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Collaborating with Community Works and with students at San Francisco’s International Studies Academy, writer Gloria Frym created a work of fiction that re-imagined Thomas Hardy’s Tess of the d’Urbervilles in a contemporary setting.

Frym lead an in-school class and after-school salon in which students read and discussed Hardy’s novel. Simultaneously, she developed Rose of the Mission, a 350-page novel shaped by her sustained dialogue with the students and their critiques of her work-in-progress. Seventeen eleventh grade students participated in reading and discussing the book and eight participated in the salon. The students and Frym grew so close that they invited her to their prom.

Community Works supported Frym’s efforts by facilitating the relationship with the high school, selecting students for the salon, providing materials, documenting key sessions on video, and organizing presentations of the work-in-progress. At the project’s culmination, Community Works printed the novel in a limited edition.

Gloria Frym is an American poet, fiction writer, and essayist. In the 1980s she taught poetry writing to inmates and former inmates of the San Francisco County Jail through a Community Works project. There she began experimenting with form, expanding upon the poem in prose she had written for many years. Frym’s work with high school students on Rose of the Mission continued her investigation of prose forms.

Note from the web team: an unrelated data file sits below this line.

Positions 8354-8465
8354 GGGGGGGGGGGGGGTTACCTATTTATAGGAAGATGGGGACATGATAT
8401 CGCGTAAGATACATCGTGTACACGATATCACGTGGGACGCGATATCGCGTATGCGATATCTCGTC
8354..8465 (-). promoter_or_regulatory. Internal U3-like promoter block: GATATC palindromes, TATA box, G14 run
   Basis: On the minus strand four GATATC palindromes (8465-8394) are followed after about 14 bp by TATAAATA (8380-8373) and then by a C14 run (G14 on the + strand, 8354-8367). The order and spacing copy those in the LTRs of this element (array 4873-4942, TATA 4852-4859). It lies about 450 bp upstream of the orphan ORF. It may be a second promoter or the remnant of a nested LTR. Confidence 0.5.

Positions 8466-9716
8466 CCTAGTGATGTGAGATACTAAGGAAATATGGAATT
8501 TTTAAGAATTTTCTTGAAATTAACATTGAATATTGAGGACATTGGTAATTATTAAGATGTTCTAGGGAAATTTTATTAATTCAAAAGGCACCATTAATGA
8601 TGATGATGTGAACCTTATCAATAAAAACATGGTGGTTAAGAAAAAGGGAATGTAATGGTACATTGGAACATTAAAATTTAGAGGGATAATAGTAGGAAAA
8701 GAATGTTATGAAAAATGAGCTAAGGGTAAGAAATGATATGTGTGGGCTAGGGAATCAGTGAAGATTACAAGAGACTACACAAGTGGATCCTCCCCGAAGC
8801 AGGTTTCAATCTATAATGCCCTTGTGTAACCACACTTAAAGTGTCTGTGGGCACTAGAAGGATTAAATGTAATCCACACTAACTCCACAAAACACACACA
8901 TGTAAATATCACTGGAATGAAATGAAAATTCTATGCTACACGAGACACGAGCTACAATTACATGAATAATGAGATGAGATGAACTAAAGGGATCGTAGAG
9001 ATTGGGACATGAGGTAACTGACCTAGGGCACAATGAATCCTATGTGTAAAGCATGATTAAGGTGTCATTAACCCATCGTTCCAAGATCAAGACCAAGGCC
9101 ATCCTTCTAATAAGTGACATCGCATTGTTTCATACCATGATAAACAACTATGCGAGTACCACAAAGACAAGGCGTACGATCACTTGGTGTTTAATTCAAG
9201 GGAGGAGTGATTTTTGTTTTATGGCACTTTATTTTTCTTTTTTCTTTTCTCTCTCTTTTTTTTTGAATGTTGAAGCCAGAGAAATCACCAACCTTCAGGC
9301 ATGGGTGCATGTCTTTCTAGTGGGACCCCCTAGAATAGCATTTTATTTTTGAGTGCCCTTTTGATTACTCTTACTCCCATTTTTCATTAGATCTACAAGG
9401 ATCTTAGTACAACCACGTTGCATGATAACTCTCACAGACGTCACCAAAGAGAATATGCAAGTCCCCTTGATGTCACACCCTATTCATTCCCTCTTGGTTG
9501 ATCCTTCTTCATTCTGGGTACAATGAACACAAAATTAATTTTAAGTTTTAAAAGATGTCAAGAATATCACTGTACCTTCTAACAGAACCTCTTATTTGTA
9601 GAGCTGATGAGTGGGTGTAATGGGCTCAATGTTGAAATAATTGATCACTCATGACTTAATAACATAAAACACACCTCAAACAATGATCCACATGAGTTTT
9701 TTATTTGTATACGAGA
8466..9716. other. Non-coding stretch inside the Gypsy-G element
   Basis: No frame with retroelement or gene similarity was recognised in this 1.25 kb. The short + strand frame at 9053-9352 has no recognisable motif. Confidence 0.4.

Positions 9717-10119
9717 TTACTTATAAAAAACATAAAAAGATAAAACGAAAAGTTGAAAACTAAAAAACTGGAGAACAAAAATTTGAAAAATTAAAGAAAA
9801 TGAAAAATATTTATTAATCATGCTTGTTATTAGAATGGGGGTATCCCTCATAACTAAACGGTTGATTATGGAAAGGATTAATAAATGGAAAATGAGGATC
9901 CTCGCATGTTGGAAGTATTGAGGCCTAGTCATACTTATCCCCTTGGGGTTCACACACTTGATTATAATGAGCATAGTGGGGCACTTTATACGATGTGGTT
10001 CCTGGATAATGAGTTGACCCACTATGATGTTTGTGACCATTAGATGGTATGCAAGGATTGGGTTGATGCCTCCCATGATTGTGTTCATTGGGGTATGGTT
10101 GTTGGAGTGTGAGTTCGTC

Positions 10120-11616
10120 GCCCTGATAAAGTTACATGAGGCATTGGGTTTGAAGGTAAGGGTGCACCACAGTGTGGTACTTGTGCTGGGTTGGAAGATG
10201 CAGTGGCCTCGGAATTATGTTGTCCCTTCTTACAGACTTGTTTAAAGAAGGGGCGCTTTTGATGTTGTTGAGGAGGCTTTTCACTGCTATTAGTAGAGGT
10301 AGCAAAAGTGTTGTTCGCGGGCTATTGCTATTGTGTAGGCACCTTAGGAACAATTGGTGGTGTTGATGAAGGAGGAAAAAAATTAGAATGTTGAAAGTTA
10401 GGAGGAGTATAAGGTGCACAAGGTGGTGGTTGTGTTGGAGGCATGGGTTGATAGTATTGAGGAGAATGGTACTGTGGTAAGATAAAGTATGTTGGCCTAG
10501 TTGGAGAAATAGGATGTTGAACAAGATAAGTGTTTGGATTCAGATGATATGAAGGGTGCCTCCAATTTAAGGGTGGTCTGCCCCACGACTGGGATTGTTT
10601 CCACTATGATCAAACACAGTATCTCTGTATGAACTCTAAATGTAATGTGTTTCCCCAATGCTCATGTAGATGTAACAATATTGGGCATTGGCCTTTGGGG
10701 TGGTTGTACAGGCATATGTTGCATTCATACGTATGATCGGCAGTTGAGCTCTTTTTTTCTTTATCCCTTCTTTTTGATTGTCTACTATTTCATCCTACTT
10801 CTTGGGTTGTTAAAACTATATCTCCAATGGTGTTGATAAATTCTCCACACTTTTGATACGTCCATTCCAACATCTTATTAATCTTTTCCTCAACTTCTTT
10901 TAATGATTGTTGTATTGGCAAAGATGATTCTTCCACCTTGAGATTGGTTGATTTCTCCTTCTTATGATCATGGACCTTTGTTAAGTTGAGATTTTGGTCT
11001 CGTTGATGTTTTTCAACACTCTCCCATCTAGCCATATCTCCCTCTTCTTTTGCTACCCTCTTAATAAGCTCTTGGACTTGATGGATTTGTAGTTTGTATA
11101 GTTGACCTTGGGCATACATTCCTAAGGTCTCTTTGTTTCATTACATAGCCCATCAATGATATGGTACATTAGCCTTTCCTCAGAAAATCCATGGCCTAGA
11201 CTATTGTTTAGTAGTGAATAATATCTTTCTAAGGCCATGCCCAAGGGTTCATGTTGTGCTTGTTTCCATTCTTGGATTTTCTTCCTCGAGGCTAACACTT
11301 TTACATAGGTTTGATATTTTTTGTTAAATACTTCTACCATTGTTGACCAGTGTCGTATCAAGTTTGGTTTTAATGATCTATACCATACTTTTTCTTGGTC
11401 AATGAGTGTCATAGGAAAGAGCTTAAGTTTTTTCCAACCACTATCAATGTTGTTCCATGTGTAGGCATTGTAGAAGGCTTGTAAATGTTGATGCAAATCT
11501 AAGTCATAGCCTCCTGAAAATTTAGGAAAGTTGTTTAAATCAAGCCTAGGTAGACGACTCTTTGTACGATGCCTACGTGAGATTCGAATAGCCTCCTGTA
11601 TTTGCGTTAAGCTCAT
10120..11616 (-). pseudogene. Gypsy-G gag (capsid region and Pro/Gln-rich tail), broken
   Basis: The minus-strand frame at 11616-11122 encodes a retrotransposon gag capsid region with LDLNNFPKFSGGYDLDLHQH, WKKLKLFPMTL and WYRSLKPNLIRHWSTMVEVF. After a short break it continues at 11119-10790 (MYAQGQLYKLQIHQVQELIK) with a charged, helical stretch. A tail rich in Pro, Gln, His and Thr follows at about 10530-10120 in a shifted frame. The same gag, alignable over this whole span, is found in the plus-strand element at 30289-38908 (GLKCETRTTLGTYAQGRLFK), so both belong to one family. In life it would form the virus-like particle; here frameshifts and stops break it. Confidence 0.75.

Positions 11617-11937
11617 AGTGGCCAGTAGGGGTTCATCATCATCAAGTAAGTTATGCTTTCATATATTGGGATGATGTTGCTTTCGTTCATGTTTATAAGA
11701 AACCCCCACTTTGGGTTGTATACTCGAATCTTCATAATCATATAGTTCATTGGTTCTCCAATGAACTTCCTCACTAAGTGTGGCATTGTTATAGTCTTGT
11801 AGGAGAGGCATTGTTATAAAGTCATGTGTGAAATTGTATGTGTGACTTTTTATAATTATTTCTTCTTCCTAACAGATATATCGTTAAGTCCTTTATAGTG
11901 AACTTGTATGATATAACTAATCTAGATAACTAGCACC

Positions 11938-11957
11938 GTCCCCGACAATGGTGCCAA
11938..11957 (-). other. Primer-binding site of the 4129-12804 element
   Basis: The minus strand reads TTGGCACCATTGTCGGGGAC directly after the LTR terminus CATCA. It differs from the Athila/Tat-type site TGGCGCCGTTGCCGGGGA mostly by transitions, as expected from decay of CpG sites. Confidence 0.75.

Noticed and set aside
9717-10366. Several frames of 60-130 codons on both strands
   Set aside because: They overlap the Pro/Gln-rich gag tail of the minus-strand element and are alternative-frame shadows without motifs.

A small alternative school within the San Francisco Unified School District, International Studies Academy primarily served students whose families are recent immigrants to the United States. The nonprofit Community Works is dedicated to forging links between diverse cultures and neighborhoods, improving educational attainment, fostering strong communities, and extending the benefits of the arts to under-served individuals.